Picking up right where they left off, Mattel has finally brought us Legends Series 7. Exclusive to Target, the series contains Razor Ramon, Bobby "The Brain" Heenan, and Greg "The Hammer" Valentine in the latter's debut in the Mattel line. A fourth figure, an early version of "crow" Sting was scheduled but ultimately pulled due to the WCW icon's contract expiring.

The packaging is a mixture of the current Elite figure boxes and the previous Legends series carding. While I've liked other designs more (Hall of Fame, Hall of Champions, and Elite Flashback to name a few), this is very suitable. I was actually not a fan of the original Legends packaging and I'm sure that opinion is expressed in a blog entry or two from all those years ago. I felt that the huge bubble was distracting compared to the size of the figure. The smaller boxes feel more compact and are a good home for the figure and accessories, while still retaining the Legends style artwork that many collectors love.

Starting with The Bad Guy, Razor Ramon is my least favorite of the bunch only because he's the '90s star, whereas my tastes skew a bit earlier. I like the figure and had no plans on passing it up, it just doesn't hold the same place in my heart as the other two do. Razor is in a unique style and look that has never been done before in figure form. Included are his vest, chains, and two sets of hands. Some collectors were in an uproar as the "thumbs up" hands shown in the prototype didn't end up making it to the final product. I'm generally not sold over extra hands and things, so I'm perfectly fine likely seeing those released with a new Hacksaw Jim Duggan or other character somewhere down the line. Collectors who don't open were upset as some of the Razor's had the chains placed above the hair of the figure, this making it look rather goofy in the packaging. Some reports stated that the chain was left completely off, though I don't know that it was confirmed.

Bobby "The Brain" Heenan makes his third appearance for Mattel, this time in a landmark design. Heenan is packaged in his weasel suit, a costume that was used in gimmick matches for at least a decade with opponents ranging from Greg Gagne in the AWA to The Ultimate Warrior in the WWF. Heenan would lose the match, be knocked unconscious, and wake to find that he had suddenly sprouted paws and a tail. Let the tail chasing ensue. While the costume is great, the highlight for me is that we finally get a mass released figure of Heenan in wrestling gear. Don't forget that "The Brain" is often labeled a very underrated wrestler. Some have complained that the legs of the figure are "pant" legs painted flesh tone, but for whatever reason this does not bother one me one bit. I love the thing.

Another item worth mentioning regarding the figure is the inclusion of the "pointing" hand. While the lack of Razor's "thumbs up" hand didn't bother me, "The Brain" having the ability to point to his greatest asset is incredible. It should be noted that with the inclusion of Heenan's jacket from his Fan Central figure as well as the pants from either Pat Patterson or Jerry Brisco, you can create what is perhaps the "ultimate" Heenan figure done to date.

Note that I listed this as the first mass released figure of "The Brain" in wrestling gear. I'm not forgetting the Jakks Classic Superstars figure which was also in wrestling gear and the infamous weasel suit. The main problem with that figure is that it was a Toy Fair exclusive limited to 100 pieces. It's hard to really say that a figure is out there for people to collect when so few were deliberately made. The second issue is that it utilizes the torso used for Chief Jay Strongbow and Ivan Koloff among others. Heenan never wore this style of singlet. Can you imagine a company going to all the trouble of making a weasel suit and then skimping out on the figure itself? Ah, Chinese New Year.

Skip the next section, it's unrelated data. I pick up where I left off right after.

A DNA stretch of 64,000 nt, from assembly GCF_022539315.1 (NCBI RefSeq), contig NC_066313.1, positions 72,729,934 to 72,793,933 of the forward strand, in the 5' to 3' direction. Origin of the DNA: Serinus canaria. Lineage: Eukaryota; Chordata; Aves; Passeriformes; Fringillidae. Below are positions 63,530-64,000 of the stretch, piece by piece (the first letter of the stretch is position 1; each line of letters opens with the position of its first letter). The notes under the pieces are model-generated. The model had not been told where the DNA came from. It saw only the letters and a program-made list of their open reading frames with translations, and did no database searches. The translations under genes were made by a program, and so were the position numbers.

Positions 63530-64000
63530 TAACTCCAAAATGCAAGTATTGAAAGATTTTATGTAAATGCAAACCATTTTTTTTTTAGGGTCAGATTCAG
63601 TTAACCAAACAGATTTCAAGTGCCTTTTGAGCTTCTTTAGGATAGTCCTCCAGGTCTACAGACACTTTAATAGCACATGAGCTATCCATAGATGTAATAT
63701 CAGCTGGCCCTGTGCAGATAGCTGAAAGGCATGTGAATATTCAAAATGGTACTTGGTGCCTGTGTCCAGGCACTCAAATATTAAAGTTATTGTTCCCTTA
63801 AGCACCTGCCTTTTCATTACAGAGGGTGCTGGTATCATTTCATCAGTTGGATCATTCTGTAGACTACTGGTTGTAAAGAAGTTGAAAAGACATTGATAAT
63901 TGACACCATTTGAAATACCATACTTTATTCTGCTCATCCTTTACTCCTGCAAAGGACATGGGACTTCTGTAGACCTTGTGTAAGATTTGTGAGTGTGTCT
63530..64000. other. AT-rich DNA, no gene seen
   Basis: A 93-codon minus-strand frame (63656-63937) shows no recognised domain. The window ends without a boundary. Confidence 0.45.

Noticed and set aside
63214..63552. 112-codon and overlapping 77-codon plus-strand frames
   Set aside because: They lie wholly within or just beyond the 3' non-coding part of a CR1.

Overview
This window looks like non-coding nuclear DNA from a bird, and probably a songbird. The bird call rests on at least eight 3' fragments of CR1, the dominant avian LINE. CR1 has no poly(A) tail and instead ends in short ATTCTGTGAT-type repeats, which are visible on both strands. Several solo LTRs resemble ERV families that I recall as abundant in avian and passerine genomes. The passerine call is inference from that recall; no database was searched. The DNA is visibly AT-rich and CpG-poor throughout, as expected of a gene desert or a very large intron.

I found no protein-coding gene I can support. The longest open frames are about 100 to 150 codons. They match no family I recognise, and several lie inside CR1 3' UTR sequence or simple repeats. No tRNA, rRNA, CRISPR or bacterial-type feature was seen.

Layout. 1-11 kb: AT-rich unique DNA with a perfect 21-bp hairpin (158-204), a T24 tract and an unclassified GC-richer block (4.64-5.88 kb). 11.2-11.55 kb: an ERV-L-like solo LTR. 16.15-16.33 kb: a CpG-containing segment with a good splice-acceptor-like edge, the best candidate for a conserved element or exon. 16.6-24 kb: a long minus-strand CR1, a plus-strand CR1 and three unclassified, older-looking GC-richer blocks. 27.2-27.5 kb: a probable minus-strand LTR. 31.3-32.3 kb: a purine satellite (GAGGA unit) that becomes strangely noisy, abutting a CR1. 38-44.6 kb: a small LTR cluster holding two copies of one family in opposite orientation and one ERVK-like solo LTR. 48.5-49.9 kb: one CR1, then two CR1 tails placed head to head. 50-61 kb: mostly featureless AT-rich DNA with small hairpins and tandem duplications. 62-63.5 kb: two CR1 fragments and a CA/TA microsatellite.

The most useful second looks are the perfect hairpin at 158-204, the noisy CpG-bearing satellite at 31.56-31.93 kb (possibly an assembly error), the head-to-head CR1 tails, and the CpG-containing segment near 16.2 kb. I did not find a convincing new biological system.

Finally, we hit The Hammer. Right off the bat I will do a complete 180 with my above criticism of Jakks. Their version of Valentine's robe was simply better. I don't know if it was the small piece of Velcro that held it closed or the general thickness of it, but this Mattel version feels and looks somewhat cheap in comparison. Getting to the figure itself, it's a perfect replica of Greg as he appeared in the late '80s. The facial expression and the hair are on par. What was also a cool inclusion is the "Hart Breaker" shin guard best remembered for being a point of contention in The Hammer's feud with "Rugged" Ronnie Garvin. The shin guard clips on and is easily removable if you're not looking to represent that time period.

When I was first able to pre-order this series months ago, I felt that perhaps a lot of the distribution problems with Mattel were finally coming to an end. I was very wrong. Not only did these figures begin hitting stores before the pre-orders began shipping, but as of press time some have still not shipped. Add that to a very disappointing "pre-sale" for Legends Series 8 and I'd say that we're right back where we started.

That being said, the next few entries will also likely deal with new Mattel product. The next, a look at another full series and another much desired legend, will also include a realization regarding a certainly retailer and these figures, which seem to become more and more like gold every day, and not in a good way.